The reunion

We were the lost children of Town Park – the sons and daughter of the hippies, ski bums and anarchists who jumpstarted a mining town gone bust. We grew up in run-down shacks and dated Victorians and spent our spring vacations in the backs of Volkwagen campers. We sold lemonade and chocolate chip cookies at early bluegrass festivals, brushed shoulders with Taj Mahal and Robin Williams on Main Street and almost “got it” when the Grateful Dead played our town in 1987. And we spent our summers exploring every contour and drainage on that other side of the San Juans, and our winters knee-deep in Rocky Mountain fluff.

Two decades ago, that handful of Telluride kids tossed their mortarboards in the air, snatched their diplomas and rapidly left the local landscape behind, scattering to the far ends of the earth. Each of us turned our backs on that small town and set off in search of a fabled place where the grass might just be greener.

Two weeks ago, much of that original handful returned to Telluride’s Main Street. More get-together than “reunion,” a couple dozen Telluride kids took a seat not far from our original wanderings, raised a glass to those good old days and bridged a massive span of time.

As it happens, most of those children of the San Juans are no longer “lost.” There were investment bankers, systems analysts and anesthesiologists. The son of a local artist had found his niche as a top producer at a real estate firm in Tucson. A daughter of one of Telluride early import/export artists was plying her trade as an associate television producer in Atlanta. The stepson of a cattle rancher was knee deep into a career in hedge funds in the Bay Area. And most ironically the offspring of a Mountain Village developer was doing time as an assistant manager at an airport Outback Steakhouse in Phoenix.

But there was one thread connecting each of us “kids” – a powerful desire to return to those same mountains from whence we came. Each and every one wanted nothing more than to retrace their parents’ steps, turn their backs on the real world and recolonize the Southern Rockies. However, the mountains had changed in their absence. At some point, the rest of the world had caught on, bought 35-acre chunks of paradise and driven the price of admission way beyond the means of your average Outback shift boss.

“We’re trying to make it back,” they all slurred in unison. “We just need our portfolios to mature, our 401Ks to pop and our real estate investments to blossom so we can get back through the front door.” (Mr. Outback skipped the chorus in favor of an eighth Pabst Blue Ribbon.)

I’m happy to report that I also skipped the refrain, counting myself an early failure. You see I tried the outside world, and something about the air beneath 5,000 feet just didn’t agree with me. My own path once pointed out of the San Juans to the East Coast. Just a few years later, my moment of truth hit as I was trapped in the heart of an ice storm and trapped inside the Beltway in Washington, D.C. Stunned, chilled and bitter, I arrived at my desk job, gave notice and vowed never again to trade powder for ice, dirt for asphalt or peaks for skyscrapers.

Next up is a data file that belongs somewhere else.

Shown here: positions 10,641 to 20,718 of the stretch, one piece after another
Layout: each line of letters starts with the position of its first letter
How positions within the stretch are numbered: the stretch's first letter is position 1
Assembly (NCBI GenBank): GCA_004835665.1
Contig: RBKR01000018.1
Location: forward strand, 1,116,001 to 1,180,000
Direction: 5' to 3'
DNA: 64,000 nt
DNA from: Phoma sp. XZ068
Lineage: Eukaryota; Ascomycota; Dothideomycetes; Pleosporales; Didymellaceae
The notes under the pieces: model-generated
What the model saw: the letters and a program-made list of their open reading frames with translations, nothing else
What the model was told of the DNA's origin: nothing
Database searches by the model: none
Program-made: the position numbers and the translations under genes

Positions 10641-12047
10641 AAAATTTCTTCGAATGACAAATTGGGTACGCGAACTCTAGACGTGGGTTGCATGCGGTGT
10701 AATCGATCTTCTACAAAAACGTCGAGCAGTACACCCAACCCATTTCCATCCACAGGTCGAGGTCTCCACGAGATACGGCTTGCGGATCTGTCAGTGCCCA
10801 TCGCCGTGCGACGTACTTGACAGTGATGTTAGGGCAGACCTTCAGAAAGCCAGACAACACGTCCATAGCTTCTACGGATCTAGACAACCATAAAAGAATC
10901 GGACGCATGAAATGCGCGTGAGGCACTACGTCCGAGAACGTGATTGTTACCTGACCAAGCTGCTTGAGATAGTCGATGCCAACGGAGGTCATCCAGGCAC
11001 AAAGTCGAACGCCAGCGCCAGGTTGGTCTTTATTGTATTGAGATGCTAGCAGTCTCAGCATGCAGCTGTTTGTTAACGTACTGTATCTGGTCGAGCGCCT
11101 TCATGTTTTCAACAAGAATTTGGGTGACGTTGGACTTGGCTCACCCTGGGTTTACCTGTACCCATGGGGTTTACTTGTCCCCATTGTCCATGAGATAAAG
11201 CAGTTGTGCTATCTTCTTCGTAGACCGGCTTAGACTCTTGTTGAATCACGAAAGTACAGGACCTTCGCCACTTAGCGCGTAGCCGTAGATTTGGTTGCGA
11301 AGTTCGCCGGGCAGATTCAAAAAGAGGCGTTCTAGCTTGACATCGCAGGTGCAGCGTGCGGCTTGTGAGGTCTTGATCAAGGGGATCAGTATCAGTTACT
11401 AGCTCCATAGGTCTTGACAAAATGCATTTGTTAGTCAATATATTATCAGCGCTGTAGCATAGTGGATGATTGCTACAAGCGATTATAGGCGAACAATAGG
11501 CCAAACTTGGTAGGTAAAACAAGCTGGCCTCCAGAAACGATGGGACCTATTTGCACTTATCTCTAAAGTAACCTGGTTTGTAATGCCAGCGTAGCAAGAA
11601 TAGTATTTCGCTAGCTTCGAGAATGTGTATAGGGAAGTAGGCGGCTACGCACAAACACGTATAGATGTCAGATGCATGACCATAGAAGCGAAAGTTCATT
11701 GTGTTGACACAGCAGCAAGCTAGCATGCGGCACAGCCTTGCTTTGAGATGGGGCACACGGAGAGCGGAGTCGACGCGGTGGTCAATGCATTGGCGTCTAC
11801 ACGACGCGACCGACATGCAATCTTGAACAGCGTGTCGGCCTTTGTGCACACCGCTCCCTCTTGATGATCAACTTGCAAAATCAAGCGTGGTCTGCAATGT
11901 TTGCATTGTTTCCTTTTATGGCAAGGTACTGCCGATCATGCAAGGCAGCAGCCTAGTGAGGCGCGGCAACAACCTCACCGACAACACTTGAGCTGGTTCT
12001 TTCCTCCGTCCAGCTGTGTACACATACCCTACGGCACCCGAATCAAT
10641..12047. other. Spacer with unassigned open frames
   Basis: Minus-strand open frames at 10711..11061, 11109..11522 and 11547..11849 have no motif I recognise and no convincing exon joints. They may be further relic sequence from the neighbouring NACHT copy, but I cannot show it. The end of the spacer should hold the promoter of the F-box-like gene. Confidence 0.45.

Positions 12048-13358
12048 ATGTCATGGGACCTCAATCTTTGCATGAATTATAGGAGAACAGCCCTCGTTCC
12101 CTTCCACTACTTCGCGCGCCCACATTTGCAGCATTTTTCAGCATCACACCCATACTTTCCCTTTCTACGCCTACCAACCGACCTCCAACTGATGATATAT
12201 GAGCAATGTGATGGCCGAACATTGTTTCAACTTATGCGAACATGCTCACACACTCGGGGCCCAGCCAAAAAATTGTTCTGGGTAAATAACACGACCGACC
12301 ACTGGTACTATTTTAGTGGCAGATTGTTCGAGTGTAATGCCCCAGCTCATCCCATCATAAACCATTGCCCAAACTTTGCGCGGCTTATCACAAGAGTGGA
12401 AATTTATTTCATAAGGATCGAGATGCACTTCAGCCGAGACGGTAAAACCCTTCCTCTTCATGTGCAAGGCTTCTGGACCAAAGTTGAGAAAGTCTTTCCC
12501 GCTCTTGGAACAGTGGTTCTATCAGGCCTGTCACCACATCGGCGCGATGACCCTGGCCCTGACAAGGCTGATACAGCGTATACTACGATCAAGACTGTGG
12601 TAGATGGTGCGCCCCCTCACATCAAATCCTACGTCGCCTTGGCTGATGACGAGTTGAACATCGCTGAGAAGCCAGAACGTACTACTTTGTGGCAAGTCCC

Breaking back into Colorado, however, was easier imagined than accomplished. Since my fabulous return, I’ve been a sheet metal technician, a sod layer and a caretaker/ranch manager for the über-wealthy. I’ve scrubbed the man-sized ovens at Rudy’s Bakery and even served a one-day shift as the towel boy in a high altitude spa (what can I say, the town’s crack climbing far outweighed that day of viewing obscenely long crack). During those nearly 20 years (including the last seven at Telegraph central), I’ve made a maximum of $18/hour and lucked my way into my first mortgage. But unlike many of my childhood chums, I’ve always spent at least three days a week getting lost in the mountains.

“You finally got lucky,” my old compadres once again slurred in unison. “We’d move to Durango in a blink, if we could only make it work financially.”

Somewhere and somehow many of my friends’ old dirtbag values had fallen by the wayside.

Right on cue, my daughter came up, tugged on my shirttails, and it was off to a nearby grocery for some 7-year-old sasparilla. Holding a juice box in hand, I anxiously approached the checkout, itching to get back to my motley get-together. That’s when the lightning bolt struck. There, tending the cash register (just a few yards away from the big reunion) was another member of our lost generation (Apparently, he got neither the call, e-mail nor the memo).

“Whoa, what are you doing back in town?” my old friend, classmate and fellow Tellurider said as he laid a hug on me.

“Just passing through,” I lied, hoping not to hurt any high-elevation feelings.

As it turned out, that chance encounter offered all I needed. Appearances aside, that native of the San Juans had also spent the last 20 years putting the pieces together. My fellow son of the circus was checking produce a few evenings a week and making strides toward his teaching certificate by day. At the same time, he and his girlfriend were chipping away at a deed restricted mortgage and picking up an occasional odd job to fill the gaps. Most importantly, they were doing 20 to 30 hours a week out in the wild, earning turns in the winter and pedaling and climbing their summer days away.

“It’s just like the old days,” he said as we shook hands and parted. “We’re broke but happy and going nowhere fast. The sorry truth is, I feel just like our parents.”

– Will Sands



In this week's issue...

January 25, 2024
Bagging it

State plastic bag ban is in full effect, but enforcement varies

January 26, 2024
Paper chase

The Sneer is back – and no we’re not talking about Billy Idol’s comeback tour.

January 11, 2024
High and dry

New state climate report projects continued warming, declining streamflows